Tall pottery towers and other architectural models were popular during the Eastern Han dynasty (A.D. 25-220). These along with ceramic replicas of houses, human and animal figures, cooking implements, and bronze ceremonial vessels were created to be placed inside the tomb to accompany the deceased into the afterlife.
Called ming-ch'i (burial objects), these ceramics replicated the world of the living, and were meant to create a familiar and comfortable tomb environment for all eternity. Han tombs containing architectural models, some quite large and elaborate, have been excavated throughout China.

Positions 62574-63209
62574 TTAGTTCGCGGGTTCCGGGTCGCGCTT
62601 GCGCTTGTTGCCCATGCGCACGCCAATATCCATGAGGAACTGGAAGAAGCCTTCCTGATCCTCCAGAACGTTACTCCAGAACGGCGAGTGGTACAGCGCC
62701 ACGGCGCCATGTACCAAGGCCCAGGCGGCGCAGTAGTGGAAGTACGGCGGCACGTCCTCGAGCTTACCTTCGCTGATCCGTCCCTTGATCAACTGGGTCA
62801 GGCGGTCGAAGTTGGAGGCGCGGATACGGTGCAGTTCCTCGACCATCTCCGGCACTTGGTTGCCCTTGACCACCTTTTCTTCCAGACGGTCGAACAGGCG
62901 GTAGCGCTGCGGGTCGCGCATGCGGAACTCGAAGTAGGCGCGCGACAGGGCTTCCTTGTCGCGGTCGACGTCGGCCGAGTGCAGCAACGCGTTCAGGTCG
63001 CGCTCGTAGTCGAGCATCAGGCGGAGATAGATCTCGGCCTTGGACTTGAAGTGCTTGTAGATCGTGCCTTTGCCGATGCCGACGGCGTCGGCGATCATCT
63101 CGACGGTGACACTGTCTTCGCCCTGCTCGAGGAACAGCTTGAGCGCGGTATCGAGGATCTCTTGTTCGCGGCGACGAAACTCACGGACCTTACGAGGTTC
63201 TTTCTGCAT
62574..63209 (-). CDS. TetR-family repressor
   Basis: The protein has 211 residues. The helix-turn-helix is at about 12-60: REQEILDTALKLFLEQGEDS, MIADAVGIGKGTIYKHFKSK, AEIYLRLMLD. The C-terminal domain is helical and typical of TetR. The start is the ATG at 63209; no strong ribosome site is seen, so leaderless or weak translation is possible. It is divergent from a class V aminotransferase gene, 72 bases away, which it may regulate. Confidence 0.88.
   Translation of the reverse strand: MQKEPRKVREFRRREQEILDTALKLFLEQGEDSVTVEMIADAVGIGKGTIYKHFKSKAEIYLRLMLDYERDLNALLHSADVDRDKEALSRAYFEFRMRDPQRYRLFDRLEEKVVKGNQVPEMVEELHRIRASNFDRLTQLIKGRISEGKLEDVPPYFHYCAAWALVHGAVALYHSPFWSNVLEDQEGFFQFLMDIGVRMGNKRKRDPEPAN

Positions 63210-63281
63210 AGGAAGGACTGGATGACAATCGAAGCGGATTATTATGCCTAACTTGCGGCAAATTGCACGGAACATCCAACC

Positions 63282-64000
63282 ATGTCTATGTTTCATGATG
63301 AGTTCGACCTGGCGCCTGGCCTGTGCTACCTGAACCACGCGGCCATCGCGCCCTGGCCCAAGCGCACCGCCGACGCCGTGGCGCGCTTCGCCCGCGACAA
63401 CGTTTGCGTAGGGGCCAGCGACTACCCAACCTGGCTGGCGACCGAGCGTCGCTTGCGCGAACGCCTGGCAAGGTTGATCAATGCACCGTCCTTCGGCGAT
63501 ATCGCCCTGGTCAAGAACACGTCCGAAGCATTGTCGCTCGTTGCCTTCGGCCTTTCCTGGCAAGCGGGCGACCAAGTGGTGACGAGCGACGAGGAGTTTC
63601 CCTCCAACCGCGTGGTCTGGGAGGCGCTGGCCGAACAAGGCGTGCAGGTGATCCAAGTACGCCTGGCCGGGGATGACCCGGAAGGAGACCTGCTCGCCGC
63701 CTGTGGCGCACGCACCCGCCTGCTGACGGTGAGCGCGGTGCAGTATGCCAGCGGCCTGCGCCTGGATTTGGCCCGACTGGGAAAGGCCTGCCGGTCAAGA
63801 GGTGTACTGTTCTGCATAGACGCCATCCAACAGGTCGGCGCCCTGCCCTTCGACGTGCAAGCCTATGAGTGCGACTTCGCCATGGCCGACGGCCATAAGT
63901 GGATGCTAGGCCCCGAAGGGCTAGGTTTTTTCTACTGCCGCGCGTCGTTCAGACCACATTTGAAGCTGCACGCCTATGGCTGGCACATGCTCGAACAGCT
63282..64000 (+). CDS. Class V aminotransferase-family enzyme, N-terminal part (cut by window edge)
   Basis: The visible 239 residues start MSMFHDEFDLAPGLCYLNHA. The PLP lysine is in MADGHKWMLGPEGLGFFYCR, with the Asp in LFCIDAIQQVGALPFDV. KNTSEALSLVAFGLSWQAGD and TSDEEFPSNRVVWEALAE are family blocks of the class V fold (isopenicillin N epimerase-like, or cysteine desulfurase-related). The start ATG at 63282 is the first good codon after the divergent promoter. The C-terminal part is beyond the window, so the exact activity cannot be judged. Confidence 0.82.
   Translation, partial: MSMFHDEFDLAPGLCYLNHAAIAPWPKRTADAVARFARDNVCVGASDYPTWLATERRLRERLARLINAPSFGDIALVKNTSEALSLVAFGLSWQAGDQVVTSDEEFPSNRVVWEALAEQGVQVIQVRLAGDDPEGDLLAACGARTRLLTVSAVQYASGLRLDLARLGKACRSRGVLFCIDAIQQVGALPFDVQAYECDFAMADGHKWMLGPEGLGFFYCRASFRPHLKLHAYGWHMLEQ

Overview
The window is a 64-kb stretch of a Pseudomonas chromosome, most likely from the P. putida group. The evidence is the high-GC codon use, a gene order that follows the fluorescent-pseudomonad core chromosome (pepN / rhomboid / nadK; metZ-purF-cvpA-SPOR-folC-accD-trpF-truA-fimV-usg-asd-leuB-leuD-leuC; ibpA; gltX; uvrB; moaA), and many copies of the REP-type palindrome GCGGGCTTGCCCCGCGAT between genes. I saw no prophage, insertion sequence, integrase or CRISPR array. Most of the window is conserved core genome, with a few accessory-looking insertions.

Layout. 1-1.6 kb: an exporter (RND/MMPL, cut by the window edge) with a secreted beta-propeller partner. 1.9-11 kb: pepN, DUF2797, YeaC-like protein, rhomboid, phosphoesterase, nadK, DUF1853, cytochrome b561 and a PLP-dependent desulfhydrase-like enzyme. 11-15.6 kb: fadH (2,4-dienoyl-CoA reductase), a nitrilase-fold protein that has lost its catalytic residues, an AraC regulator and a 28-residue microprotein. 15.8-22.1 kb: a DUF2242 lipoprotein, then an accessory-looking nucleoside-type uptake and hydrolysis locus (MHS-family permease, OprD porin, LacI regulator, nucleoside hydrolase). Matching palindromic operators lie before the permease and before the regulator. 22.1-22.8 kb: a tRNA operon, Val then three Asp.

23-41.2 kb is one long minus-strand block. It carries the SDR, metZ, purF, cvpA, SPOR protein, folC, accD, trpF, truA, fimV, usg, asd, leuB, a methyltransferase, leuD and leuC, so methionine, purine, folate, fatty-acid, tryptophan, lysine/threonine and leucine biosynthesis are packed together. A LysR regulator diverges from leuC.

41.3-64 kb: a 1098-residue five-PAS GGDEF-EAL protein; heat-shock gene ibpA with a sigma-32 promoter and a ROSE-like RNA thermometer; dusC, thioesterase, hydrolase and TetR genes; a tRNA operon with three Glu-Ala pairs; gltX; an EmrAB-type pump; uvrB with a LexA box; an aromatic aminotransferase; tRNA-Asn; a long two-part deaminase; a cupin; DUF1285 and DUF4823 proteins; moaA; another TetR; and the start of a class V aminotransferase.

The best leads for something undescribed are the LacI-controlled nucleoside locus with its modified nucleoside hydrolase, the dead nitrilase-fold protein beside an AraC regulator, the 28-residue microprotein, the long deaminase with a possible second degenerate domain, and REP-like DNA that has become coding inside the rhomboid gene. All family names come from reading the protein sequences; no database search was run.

The tall towers made of reddish earthenware covered with green glaze are typically northern in origin, coming from Hunan, Shensi and Hopei provinces. The examples from south China will tend to be only one or two stories in height and be made of unglazed red or grey earthenware.
Models such as these provide a great deal of information about Chinese architecture and daily life, as it existed over two thousand years ago.